SPIERING: Hi, my name is Charlie Spiering from Breitbart News. I’m a White House correspondent, and I’m sitting here with Sean Spicer for breaking news — reaction to the breaking news about the court ruling on the president’s executive order to restrict immigration and travel from six high-risk countries in the Middle East. Sean, what can you tell us about this?
SPICER: Well, uh, today the ruling was just about the temporary restraining order. Uh, we look forward to having a ruling on the merits. We feel very, very confident in the president’s authority on this. As stated in U.S. code, the president has the authority to make sure that the people coming into this country are doing so with the proper intentions.
The seven countries that were in the executive order were countries that we didn’t have the proper information or vetting from. Uh, the president wants to make sure that anybody that comes into this country, that we’ve got the information we need to make sure that they’re coming here for the right reasons.
So, uh, tonight was just a procedural ruling on the temporary restraining orders. We look forward to a full hearing on the merits of this case. And we feel very confident that we’re going to prevail.
SPIERING: So, obviously, readers’ first question is: Will this go all the way to the Supreme Court?
SPICER: Well, I think we’re going to have to examine our legal options. That’s what our counsel’s office is doing now, to make sure that we — that, that know what the best legal route to do is. But there’s potential (inaudible). The president is fairly committed to this — extremely committed to this, rather, because he understands that this is what needs to be done to make sure that our country is kept safe.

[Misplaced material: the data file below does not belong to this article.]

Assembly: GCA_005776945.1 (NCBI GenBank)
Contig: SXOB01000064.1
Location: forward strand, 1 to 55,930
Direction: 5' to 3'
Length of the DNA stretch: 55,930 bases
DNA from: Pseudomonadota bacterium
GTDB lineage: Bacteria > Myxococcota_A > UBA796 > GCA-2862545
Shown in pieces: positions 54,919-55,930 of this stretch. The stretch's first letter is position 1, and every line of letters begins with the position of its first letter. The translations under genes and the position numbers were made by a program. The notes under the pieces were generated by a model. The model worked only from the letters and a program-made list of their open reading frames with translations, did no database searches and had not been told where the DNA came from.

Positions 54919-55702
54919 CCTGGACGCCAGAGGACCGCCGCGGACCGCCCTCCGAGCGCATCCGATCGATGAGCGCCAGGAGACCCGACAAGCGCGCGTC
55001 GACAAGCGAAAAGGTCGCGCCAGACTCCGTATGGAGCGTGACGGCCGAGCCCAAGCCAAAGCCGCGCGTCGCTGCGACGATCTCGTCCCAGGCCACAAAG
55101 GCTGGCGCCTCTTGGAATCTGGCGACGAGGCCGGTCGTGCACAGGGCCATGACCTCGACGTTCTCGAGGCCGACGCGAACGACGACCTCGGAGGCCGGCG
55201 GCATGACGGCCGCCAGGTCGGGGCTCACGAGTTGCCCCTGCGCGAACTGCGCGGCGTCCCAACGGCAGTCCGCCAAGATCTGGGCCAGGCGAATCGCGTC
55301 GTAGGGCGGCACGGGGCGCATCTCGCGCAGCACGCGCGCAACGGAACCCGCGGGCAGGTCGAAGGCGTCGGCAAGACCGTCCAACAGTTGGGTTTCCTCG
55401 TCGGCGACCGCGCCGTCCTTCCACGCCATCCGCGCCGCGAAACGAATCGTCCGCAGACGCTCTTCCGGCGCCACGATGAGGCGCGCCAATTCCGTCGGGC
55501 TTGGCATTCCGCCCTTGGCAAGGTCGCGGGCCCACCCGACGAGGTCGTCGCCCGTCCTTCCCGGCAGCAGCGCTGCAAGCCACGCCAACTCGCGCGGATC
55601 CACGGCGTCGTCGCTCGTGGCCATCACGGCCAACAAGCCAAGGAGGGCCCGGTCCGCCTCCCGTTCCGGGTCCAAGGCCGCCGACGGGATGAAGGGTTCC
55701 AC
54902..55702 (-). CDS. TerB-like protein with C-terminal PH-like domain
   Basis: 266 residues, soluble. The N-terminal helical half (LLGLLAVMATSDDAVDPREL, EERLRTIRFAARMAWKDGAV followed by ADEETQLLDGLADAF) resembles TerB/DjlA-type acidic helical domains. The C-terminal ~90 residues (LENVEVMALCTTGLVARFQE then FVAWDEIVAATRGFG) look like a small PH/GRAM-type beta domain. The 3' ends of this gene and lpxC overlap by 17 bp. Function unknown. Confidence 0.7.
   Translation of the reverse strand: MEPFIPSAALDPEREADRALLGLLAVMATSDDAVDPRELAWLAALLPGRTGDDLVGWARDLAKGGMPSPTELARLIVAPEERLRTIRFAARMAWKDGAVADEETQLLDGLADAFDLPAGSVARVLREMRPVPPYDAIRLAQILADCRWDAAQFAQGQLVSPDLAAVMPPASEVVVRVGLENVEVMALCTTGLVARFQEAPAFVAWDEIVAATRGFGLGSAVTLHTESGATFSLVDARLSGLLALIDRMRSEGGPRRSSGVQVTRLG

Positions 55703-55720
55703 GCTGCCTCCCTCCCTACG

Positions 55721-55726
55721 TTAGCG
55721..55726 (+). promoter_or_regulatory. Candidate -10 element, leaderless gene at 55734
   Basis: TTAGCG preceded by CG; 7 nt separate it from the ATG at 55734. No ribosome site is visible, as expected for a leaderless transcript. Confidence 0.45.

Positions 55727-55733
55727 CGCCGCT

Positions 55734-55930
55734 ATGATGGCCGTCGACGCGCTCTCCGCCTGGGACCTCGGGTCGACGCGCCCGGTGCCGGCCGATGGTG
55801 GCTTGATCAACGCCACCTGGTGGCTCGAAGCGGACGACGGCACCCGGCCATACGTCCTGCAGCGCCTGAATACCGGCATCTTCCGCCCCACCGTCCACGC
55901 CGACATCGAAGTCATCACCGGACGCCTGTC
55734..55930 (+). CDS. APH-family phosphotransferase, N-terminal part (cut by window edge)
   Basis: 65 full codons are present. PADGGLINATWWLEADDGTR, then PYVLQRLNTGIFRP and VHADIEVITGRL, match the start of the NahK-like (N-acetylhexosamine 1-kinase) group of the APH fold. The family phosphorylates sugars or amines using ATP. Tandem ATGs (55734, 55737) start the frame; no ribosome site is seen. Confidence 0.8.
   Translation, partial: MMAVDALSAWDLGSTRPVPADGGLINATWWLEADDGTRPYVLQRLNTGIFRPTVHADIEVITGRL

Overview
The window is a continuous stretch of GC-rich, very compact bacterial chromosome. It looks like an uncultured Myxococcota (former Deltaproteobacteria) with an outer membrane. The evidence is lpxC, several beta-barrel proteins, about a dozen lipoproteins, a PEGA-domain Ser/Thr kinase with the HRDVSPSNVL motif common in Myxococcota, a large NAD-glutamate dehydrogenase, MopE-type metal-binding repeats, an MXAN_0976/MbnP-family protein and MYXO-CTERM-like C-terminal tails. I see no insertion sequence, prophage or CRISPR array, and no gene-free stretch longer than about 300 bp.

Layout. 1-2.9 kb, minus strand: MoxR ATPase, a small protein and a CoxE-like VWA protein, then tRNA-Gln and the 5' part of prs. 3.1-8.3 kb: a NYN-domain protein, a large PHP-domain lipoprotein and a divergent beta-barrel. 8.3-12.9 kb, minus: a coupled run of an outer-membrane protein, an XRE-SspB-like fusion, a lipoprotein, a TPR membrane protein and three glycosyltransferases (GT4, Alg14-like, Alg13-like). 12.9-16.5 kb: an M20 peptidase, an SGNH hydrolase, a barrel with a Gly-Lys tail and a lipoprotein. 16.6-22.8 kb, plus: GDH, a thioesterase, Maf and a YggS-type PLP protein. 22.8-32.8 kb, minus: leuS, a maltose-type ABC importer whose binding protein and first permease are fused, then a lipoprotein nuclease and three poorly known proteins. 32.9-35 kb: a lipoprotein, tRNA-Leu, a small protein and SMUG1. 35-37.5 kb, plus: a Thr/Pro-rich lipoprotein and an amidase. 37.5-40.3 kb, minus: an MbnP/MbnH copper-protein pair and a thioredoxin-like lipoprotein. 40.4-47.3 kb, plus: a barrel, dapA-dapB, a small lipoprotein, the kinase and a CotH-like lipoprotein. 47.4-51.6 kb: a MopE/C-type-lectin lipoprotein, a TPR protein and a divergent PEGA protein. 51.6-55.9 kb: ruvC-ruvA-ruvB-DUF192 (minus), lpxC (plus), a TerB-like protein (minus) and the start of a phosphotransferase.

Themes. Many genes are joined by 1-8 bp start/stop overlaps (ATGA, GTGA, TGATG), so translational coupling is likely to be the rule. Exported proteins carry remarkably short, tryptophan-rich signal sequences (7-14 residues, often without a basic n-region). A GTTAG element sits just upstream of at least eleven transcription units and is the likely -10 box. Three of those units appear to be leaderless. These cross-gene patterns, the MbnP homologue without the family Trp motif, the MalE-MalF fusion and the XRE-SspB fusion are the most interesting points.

SPIERING: And looking back, do you feel that possibly we should — the administration should’ve waited before they decided to implement this executive order? Or —
SPICER: No. Look, we did what was in the best interest of this country. If you had given people a heads up, they could have potentially flooded into the system. But this executive order was fully compliant with the law. It was vetted through the office of legal compliance, the Department of Justice.
Um, you know, and as the case in Boston suggests — um, one of the first cases that got brought up — we went through a similar situation with the temporary restraining order. Then, once it was argued on its merits, they ruled in the president’s favor, and I think that we’re going to continue to see that.
SPIERING: All right. Thank you.
SPICER: Thanks, Charlie.